My dad died last summer. His death was unexpected and sudden and by the time the rest of the world was getting ready for Christmas, I was still numb and in shock with grief.
It feels cruel that, even though your world has fallen apart and you’re reeling with grief, the rest of the world carries on about their own business. But time marches on and I too had to find a way to put one foot in front of the other.
As Christmas came ever nearer I felt weighed down with sadness and trepidation about how to get through the day. But I have two children who were still expecting Santa to come and looking forward to all the festivities. Even though this Christmas would be a hard one to get through it had to happen and I had to find a way through.
It’s the little things
I tried to brace myself as best I could for my first Christmas without my dad. I didn’t feel any festive cheer and getting ready for the big day felt mechanical, as if I was just ticking things off a list robotically.
When Christmas Day finally came, I thought that the big things would get me but, in fact, it was the little things that really floored me.
I managed when I set the table for 8 out of habit and then had to take away one plate and shuffle the rest round to fill the gap. I held back the tears when I greeted my mum at the door taking the lead from her brave exterior and practised smile. But when the children opened their presents and I saw the gift tag that read ‘Love from Grandma’ instead of ‘Love from Grandma and Grandad’ I crumpled and had to make a hasty excuse to leave the room. And I had to gasp back the raw hurt that felt like a punch to my chest and made me feel like I could no longer breathe.
The hardest thing about getting through the day was the fact that for 45 years my lovely dad had been part of each day and his place and his role at Christmas was ingrained in our family tradition.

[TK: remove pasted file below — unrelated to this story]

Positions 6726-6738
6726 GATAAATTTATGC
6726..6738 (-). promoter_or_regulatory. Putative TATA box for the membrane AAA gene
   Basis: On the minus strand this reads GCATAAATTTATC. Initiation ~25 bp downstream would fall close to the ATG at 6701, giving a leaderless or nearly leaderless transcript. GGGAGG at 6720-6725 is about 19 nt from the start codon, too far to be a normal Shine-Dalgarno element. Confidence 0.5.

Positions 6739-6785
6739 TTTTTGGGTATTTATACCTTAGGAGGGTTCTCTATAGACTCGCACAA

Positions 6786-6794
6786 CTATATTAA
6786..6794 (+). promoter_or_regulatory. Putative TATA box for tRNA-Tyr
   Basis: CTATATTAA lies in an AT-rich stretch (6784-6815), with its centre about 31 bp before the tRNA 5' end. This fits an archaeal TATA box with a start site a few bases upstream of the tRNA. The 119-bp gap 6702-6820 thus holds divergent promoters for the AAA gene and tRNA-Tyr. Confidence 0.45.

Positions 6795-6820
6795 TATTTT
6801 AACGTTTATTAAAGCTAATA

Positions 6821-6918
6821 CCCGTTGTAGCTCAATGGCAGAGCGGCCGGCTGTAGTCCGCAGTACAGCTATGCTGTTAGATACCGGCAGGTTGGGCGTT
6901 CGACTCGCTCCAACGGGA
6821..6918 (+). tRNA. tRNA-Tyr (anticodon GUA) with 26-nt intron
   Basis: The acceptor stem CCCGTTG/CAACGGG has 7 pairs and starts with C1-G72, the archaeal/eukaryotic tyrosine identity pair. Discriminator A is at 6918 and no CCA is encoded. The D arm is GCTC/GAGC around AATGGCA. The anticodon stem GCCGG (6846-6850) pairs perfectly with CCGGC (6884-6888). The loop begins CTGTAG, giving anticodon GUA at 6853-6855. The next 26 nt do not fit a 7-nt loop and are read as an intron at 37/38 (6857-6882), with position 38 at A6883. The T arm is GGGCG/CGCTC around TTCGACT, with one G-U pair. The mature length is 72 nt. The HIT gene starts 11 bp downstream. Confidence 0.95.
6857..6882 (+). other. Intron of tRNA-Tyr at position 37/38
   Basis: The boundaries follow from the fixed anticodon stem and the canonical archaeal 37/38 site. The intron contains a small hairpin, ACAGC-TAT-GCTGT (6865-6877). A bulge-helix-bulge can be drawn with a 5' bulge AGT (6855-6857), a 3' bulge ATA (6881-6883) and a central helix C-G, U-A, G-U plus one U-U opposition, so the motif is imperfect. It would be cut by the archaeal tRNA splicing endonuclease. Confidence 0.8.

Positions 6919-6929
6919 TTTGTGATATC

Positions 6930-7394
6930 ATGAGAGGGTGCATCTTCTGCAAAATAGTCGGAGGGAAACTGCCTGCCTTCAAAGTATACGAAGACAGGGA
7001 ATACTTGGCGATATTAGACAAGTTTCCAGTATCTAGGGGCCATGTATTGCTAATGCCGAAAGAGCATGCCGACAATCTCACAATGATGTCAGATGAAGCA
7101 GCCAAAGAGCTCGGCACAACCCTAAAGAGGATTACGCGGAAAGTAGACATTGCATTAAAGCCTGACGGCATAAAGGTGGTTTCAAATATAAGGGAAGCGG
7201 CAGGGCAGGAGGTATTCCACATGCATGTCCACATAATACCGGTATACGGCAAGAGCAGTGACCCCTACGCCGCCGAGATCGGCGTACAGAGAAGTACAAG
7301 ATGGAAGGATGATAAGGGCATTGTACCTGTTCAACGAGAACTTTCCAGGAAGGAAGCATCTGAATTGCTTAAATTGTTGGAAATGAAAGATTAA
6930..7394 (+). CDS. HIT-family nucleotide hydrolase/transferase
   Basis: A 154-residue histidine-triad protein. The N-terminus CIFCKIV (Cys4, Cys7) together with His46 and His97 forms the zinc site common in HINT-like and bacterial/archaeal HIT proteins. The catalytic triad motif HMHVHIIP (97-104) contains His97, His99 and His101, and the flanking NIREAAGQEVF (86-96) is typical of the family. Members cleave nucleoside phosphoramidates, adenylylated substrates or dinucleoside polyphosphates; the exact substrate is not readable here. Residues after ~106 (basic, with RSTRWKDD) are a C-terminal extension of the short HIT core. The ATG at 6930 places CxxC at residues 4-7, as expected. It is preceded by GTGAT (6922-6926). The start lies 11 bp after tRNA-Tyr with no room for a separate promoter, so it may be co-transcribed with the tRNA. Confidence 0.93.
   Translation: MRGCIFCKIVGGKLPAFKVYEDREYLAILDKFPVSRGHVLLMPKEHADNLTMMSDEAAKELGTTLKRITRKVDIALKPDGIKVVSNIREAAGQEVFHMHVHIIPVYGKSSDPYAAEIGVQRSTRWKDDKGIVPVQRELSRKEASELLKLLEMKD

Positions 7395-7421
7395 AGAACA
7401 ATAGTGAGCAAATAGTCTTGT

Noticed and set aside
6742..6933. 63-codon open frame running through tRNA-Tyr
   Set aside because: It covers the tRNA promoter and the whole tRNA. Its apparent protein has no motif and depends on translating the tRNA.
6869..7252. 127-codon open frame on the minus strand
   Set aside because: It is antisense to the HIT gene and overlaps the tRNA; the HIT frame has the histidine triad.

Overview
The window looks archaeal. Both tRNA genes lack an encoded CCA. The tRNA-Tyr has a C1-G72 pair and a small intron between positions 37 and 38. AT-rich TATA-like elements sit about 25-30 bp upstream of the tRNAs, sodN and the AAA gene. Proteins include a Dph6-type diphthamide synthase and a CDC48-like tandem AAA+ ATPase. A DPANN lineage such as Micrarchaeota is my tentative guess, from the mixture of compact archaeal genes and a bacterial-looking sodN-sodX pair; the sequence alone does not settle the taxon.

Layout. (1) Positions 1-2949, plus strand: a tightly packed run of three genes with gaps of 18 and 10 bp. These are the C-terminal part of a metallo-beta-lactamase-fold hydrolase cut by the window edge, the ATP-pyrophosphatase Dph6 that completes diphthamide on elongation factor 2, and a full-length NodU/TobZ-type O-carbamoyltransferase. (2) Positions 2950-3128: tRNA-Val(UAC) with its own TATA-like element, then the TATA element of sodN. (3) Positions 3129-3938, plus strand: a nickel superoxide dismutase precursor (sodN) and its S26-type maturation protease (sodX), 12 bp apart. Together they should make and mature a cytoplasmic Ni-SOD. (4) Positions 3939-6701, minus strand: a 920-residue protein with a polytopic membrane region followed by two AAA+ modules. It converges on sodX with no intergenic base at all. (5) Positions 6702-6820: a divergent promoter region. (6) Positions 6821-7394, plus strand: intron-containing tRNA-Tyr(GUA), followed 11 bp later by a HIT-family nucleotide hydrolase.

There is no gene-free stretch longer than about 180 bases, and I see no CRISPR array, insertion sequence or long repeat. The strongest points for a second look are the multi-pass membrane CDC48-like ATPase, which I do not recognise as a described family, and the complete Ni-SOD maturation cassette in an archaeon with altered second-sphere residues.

He was the one who brought the brandy butter that he always made with pride (even though hardly anyone really liked it). He was the one who made a big song and dance and played up his part when he flambeed the Christmas pudding. He was the one who always organised the family ‘Drawing Game’ and made us all groan and giggle by coming up with more and more difficult words and phrases to draw without speaking, as he lorded over proceedings as quiz master and head judge. He was the one who brought the fun and the laughter into Christmas. And without him everything seemed quiet and flat and wrong.
We noticed his absence at so many points during the day and even though we carried on all his traditions it felt wrong that it was not him leading the proceedings. Quite simply there were so many reminders of how much we missed him and it was the hardest thing to bear.
First Christmas is the hardest
That first Christmas without Dad was so so hard. But there were some things that made it more bearable and helped us coping with loss at Christmas. The biggest of which was the love of my family as we gathered together for the day.
I imagine the pain was worst for my mum. But we had all lost a father, a husband, a brother, a Grandad. We all experienced the loss at this time in different ways. But together we found some ways to get through the day with both tears and laughter.